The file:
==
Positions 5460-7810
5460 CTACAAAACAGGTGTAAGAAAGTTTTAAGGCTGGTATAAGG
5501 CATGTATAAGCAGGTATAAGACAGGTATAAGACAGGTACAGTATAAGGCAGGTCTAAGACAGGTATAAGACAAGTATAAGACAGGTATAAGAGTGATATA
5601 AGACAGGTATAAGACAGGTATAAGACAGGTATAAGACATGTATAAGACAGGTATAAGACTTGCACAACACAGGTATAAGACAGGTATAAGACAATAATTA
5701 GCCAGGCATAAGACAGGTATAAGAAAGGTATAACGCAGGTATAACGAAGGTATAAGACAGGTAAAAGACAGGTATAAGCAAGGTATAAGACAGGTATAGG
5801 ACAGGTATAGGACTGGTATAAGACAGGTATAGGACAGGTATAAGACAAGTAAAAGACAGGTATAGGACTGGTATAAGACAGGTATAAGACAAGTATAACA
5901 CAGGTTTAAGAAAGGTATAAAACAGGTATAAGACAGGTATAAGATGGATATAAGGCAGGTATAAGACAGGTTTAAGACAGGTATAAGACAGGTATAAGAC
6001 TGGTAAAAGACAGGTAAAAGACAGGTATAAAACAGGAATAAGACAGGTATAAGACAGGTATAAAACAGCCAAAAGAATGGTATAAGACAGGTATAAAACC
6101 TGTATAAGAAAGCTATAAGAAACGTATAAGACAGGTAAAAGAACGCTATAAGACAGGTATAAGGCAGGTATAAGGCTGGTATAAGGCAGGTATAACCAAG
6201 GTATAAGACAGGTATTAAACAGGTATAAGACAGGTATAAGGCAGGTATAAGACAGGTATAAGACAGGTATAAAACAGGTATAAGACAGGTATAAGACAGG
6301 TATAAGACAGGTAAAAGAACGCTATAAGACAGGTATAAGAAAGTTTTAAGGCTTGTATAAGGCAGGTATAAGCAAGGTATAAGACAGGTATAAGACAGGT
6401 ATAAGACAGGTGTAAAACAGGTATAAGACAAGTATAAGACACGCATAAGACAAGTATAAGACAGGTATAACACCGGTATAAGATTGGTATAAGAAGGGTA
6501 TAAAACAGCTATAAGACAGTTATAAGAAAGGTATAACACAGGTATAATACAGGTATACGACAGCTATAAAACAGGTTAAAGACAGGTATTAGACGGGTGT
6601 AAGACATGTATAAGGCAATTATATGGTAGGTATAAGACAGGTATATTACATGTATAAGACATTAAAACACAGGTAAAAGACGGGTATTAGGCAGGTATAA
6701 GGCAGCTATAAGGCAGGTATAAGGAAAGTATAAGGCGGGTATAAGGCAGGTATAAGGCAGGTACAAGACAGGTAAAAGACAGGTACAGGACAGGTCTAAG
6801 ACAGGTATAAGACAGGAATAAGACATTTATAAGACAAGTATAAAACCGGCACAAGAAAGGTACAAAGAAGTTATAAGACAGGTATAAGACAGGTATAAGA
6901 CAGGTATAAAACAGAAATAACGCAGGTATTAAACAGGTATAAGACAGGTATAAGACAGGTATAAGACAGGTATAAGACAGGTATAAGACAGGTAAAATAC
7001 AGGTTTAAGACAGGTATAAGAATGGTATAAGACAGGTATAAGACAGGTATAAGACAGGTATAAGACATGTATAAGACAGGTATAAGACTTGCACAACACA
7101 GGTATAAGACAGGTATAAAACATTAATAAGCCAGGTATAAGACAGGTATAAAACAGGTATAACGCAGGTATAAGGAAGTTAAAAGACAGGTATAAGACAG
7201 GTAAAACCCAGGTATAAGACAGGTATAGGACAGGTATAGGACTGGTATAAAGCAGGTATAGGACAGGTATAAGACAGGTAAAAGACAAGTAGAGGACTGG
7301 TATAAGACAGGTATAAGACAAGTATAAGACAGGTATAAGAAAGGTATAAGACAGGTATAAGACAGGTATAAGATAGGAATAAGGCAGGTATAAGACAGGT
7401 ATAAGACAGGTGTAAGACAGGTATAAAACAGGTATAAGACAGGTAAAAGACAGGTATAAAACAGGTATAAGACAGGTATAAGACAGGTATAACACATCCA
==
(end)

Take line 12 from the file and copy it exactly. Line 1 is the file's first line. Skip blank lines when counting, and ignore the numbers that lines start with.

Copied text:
6401 ATAAGACAGGTGTAAAACAGGTATAAGACAAGTATAAGACACGCATAAGACAAGTATAAGACAGGTATAACACCGGTATAAGATTGGTATAAGAAGGGTA